I am impressed with the vision and execution of your mission of providing tools for donors & volunteers to find, review, and analyze non-profits. I like the ability of scanning your 32 Issues categories for areas I am interested in. Clicking on your most reviewed designation, I am able to have at my fingertips some of the most popular non-profits. Browsing the various reviews and ratings within those popular charities gives me a way to validate such charities. Although I need to go to other sites to review the financial statement for the charities I want to research further, you have provided a valuable service to tens of thousands of people. I believe that such information has multiplied into unimaginable good. From a testimonial perspective, your tool has helped a charity I work with. Mary Queen of All Nations Missionary Alliance out of NJ has kept its light under the bushel for 29 years. You might imagine that a group serving tens of thousands of poor spanning 56 countries misht be well knowm. Although our 503 missionaries have known it well over the years, until your greatnonprofits.org 2013 ratings review effort that just ended, few in the world would have known that such a charity existed. This diamond hidden in the rough is getting good reviews because it has delivered 100% of donations it received to aid the poor by taking no salaries and having a founder absorb all operating costs through her sacrifice. Although our many thousands of poor could not vote without internet, you provided a life-changing tool for the world to learn. In MQAN's case, scores of missionaries found a way to give voice and hope to our poor. You have thousands of other non-profits doing good. Your information dissemination tool is surely like multiplication of the loaves. For all non-profits, a big THANKS.
I find it ironic that they do not post their 990s on their website. I also find it ironic as a nonprofit is is virtually impossible to speak to someone via the telephone. I would never donate to an organization that does not invite people to freely connect with it in the manner that is most comfortable for the donor/user. Shame on GreatNonprofits.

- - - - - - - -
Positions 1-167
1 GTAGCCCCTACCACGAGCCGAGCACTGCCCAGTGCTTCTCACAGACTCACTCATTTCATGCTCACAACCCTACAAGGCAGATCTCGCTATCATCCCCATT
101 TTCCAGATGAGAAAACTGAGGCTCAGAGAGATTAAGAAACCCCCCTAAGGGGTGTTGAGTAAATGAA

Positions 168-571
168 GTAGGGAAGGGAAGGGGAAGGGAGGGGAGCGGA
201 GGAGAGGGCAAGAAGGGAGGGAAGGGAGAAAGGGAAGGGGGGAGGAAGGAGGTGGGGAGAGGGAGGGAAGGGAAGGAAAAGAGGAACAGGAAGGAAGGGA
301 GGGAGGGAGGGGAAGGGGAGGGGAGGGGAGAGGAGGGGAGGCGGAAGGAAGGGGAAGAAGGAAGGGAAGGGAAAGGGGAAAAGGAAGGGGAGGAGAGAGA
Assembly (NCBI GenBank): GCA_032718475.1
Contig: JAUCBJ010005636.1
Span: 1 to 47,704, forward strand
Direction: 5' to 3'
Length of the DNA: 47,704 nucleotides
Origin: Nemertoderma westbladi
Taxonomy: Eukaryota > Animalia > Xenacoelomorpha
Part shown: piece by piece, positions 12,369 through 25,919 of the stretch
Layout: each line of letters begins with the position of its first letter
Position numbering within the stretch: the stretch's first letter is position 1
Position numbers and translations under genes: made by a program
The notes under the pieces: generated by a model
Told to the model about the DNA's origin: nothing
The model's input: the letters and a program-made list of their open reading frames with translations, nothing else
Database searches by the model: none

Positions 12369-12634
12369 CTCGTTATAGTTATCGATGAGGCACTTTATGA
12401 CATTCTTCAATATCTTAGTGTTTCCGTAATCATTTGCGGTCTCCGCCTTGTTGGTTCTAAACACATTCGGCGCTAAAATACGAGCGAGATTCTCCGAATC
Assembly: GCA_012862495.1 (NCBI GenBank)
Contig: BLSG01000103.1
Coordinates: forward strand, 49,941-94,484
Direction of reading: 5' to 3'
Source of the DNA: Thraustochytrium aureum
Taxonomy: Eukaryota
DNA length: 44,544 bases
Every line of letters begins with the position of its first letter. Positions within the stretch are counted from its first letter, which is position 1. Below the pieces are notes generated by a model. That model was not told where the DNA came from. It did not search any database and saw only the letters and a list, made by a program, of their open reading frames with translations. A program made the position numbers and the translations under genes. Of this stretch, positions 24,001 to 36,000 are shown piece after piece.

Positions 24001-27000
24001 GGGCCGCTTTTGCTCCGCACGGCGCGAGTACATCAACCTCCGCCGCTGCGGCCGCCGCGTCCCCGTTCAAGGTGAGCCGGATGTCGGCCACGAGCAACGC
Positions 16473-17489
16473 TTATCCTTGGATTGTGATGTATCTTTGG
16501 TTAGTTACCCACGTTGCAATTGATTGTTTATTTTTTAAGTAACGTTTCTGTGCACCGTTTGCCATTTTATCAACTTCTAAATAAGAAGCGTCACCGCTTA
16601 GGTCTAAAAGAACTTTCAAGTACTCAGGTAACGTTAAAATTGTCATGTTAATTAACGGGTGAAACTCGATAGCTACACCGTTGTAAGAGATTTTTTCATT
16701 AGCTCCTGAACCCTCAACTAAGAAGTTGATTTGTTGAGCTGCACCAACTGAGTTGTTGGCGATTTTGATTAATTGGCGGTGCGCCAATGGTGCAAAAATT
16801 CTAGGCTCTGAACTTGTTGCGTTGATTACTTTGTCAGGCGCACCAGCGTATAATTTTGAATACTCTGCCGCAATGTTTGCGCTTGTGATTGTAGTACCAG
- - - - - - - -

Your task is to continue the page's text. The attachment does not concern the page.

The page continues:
GreatNonprofits is an excellent source for learning about nonprofits that do great work!
Was trying to use the website to find help with any organization that might help people who are being bullied. Have to admit, for the greater Omaha area, I am really disappointed that there are no organizations that deal with this topic directly.
Perla N. 12/09/2013
Thanks for your feedback! Indeed, we are working on adding more content to the site and more relevant keyword searches. We hear you and we're putting "bully and anti-bullying" on our keyword list! Please feel to drop us a line at support(at)greatnonprofits.org if you have other suggestions of keywords we should add to our categories. THANK YOU! Sincerely, Perla Ni GreatNonprofits
Perla N. 02/03/2014
We've added now the Bullying category on our Issues navigation and here's the link http://greatnonprofits.org/categories/view/bullying. It's a work in progress and we will be adding more organizations in coming weeks. Thanks again for your feedback and please don't hesitate to reach out to us again via email or here to let us know what we can do to improve your experience. Sincerely, Perla Ni, GreatNonprofits
I know about the great job this organization is doing thanks to a friend who child has this syndrome. She is very thanfull to all they do for her child, information, research...
The GreatNononprofits team is a selfless group of people dedicated to trying to improve the nonprofit sector and increase accountability and transparency to the public. They want to make sure that your donations go to those nonprofits that are truly going to use it to help the world. I have watched this nonprofit grow throughout the years and have been amazed at what they have been able to accomplish. They are a great organization that I am proud to donate to.